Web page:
Kenyan students go on rampage

January 5, 1996

Kenyatta University closed indefinitely late last year following riots. More than 5,000 students went on the rampage for two consecutive days, raiding kitchens and damaging property. There were unconfirmed reports that attempts had been made to dynamite senior academics' offices.

The unrest occurred only 12 days after the university opened for the 1995/96 academic year. The riots were triggered by complaints over a new loans scheme, food prices and accommodation.

The students beat junior staff and threatened to burn offices before police and paramilitary units managed to quell the riots. The university is the largest teacher-education institution in the country with places for 6,000 students.

The police also arrested five members of the unregistered Safina political party the same day the university was closed. The five had gone to seek talks with George Eshiwani, university vice chancellor, on the unrest.

But Professor Eshiwani has denied that the arrest of the human rights activists had anything to do with the riots or the closure of the university. The five have since appeared before a magistrate's court in Nairobi charged with incitement. Their case was postponed to this month.

Professor Eshiwani also denied the riots were sparked by food and accommodation issues. He says students just wanted to cause chaos. "The mission of this university had little to do with food and accommodation," he said when asked about the issues that led to the closure. "This is politically motivated and has nothing to do with adverse food and accommodation," he said.

But he accused some students of trying to dynamite offices belonging to senior academic staff. This allegation was not confirmed by police.

But many questions about how new loans were disbursed to students remain unanswered.

Discontent springs from how the higher education loans board disbursed funds. Many students have been denied loans for no apparent reasons. But the board claims many students lied when making applications.

Some students from rich families have been awarded loans and bursaries, while poor students have not been given the loans.

Opposition politicians accused the government of sidelining students from opposition zones. They alleged that students from particular ethnic groups that give support to opposition political parties have not been given loans.

In response to those charges, the board announced that students who have not been given loans or bursaries will be allowed to appeal. But such appeals are likely to take a considerable time as the board has insufficient staff to deal with processing the applications.

Starting from this academic year, the students have to pay about Pounds 700 in fees, compared with about Pounds 70 in the past, to the public universities. This money either will be paid directly by the students without loans or students will have to apply for loans from the higher education loans board. So far, the board has awarded about Pounds 7 million to 30,000 students.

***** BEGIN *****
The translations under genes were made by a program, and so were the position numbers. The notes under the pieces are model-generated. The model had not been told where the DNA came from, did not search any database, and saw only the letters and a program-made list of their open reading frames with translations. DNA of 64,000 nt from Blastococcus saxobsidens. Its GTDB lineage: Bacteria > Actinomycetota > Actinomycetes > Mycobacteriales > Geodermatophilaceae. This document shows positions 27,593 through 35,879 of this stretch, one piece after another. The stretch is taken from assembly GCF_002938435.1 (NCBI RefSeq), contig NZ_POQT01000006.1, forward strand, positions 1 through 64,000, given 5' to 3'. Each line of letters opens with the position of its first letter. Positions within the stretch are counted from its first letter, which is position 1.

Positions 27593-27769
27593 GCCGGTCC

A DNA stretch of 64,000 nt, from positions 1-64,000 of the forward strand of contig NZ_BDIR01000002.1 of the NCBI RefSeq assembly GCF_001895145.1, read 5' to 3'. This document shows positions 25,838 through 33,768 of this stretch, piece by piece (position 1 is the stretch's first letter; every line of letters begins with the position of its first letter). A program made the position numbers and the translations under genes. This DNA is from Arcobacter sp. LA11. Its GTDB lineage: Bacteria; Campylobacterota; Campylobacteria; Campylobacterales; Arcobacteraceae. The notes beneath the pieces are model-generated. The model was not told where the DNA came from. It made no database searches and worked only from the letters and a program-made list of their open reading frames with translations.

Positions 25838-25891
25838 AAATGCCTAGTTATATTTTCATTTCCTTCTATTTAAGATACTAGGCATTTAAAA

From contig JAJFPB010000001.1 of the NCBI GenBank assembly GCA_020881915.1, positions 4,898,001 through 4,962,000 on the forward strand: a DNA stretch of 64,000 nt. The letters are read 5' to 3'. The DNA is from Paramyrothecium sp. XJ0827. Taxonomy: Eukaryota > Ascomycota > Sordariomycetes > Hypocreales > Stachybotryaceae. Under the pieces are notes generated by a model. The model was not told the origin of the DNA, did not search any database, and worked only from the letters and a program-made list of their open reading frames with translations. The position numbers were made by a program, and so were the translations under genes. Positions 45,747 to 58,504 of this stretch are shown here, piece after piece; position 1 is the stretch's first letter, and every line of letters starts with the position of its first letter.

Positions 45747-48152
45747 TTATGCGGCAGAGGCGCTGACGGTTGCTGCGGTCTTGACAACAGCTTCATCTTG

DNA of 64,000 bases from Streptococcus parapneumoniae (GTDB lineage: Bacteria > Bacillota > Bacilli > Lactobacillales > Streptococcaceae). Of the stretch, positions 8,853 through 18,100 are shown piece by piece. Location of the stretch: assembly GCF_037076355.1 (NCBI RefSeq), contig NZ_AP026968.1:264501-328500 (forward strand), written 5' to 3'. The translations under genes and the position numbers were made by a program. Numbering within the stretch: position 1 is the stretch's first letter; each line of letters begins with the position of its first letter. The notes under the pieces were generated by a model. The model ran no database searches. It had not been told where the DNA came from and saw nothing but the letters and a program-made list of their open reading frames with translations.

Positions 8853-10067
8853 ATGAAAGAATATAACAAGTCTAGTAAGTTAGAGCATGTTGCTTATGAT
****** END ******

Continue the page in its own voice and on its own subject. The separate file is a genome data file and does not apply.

The board has yet to explain why some students from poor backgrounds have not benefited from the government loans. The board is also being accused of neglecting to set up bursaries to cater for talented students in sciences and technology.

Statistics indicate that ordinary workers and farmers are not able to educate their children in public universities without government support. The average annual income for a Kenyan is about Pounds 150. But even after obtaining the maximum loan of Pounds 500, each student will be expected to pay Pounds 200, possibly forcing many to drop out from college. This trend is being reflected in admissions to the universities.

Since Kenyatta University closed, students in other state universities, notably Egerton, Nairobi, Moi and Jomo Kenyatta, have been complaining of highhandedness by the authorities. Some have alleged that universities have raised food prices without improving what is on offer.

Contrary to the government aims of silently introducing full cost recovery in higher education - a policy urged by the World Bank and the International Monetary Fund - the current issues have raised the agenda onto the public platform. The loans board will have to show it is not just another governmental body distributing funds to well-connected students but a national organisation that is fair and committed to the development of higher education. It will also be vital for the board to show it was not being manipulated by politicians.

Professor Eshiwani has appointed an advisory committee to investigate what triggered the riots at Kenyatta. The university has not announced when it will re-open but it is expected to be early this year.

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